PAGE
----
Cardamom Rice Pudding with Golden Raisins and Mango

When I land in the nursing home, I want you all to do me a big favor (I’m looking directly at my nephews Bennett and Harrison) and please make sure you give this recipe to the cooks.  In my diapered, toothless state of decay I would much rather eat this glorious version of rice pudding than the gelatinous instant garbage I would otherwise be fed.  Rice pudding is one of those desserts that is mostly just okay 99% of the time and I will never understand how that weird place in SoHo, Rice to Riches is still in business.  In fact, I’m partially offended that I have to see it out the window when I’m having morning beers at The Spring Lounge; a constant reminder that NYC dive bars are dying because people would rather pay $8 for a cup of pudding than sit next to a toothless old man drinking beer and regaling days of yore.  All this complaining aside, I do think rice pudding deserves better than it is mostly treated.  It is an extremely economical way to use up leftover rice and with a few jazzy ingredients like rose water and cardamom, it becomes almost elegant considering it’s still a pudding.  It can also be made ahead of time, served at room temperature or cold, and it’s great for all ages, especially for our dentally challenged young and old.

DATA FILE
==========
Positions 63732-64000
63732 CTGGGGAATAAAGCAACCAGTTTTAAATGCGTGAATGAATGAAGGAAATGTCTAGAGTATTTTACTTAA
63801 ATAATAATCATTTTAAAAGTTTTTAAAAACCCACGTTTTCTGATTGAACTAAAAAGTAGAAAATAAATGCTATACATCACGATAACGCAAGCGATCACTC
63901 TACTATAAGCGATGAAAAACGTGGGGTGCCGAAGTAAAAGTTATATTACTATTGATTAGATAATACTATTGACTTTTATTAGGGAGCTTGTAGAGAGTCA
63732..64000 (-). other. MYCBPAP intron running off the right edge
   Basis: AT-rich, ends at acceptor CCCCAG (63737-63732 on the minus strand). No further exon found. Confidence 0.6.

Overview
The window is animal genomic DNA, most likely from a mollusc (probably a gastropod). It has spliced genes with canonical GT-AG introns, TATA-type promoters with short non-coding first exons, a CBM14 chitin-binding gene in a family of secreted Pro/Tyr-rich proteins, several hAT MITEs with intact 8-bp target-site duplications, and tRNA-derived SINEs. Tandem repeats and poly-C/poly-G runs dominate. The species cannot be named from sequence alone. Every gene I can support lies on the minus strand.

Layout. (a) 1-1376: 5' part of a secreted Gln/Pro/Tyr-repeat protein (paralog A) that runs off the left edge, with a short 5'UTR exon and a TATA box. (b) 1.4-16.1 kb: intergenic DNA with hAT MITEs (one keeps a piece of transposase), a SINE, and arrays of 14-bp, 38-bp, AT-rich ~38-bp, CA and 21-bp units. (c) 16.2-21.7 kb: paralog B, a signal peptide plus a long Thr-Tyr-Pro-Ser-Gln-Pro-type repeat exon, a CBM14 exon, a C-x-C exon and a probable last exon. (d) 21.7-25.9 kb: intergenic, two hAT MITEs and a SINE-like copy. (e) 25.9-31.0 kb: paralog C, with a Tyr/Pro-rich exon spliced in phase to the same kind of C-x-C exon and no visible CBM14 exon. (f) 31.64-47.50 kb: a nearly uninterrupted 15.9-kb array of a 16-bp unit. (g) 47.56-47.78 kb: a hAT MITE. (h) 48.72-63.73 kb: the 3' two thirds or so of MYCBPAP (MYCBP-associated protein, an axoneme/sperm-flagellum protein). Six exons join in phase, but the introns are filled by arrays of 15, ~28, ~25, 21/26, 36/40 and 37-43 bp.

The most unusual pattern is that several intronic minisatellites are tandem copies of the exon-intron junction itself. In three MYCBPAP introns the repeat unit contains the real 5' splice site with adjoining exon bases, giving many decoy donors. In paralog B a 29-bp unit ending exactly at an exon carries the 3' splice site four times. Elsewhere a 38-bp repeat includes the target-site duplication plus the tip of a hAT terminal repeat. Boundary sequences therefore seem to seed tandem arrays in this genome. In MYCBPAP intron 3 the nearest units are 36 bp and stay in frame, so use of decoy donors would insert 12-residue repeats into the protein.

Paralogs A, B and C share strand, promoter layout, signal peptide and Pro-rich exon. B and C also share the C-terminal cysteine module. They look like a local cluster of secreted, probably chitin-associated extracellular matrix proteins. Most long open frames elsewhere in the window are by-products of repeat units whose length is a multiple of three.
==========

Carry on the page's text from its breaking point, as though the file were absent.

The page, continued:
Serves 4


1 cup cooked rice

½ cup whole milk

½ cup heavy cream

1 can coconut milk

1 tbsp rosewater

¼ cup sugar

½ tsp cardamom, ground

¼ tsp cinnamon, ground

Pinch salt

½ cup golden raisins

½ cup mango, diced


In a medium pan, add the rice and milk and bring to a boil.  Turn the heat down and add the cream, coconut milk, rosewater, sugar, cardamom, cinnamon and salt.  Simmer, stirring frequently for 10-15 minutes or until the rice has thickened.  Remove from the heat and stir in the raisins.  Transfer the pudding to individual serving bowls.  Garnish with the mango.

*Note:  This pudding can be served at room temperature or cold.  If you are planning on chilling the pudding, make sure that you put a layer of plastic wrap on the surface of each pudding to prevent a film from forming.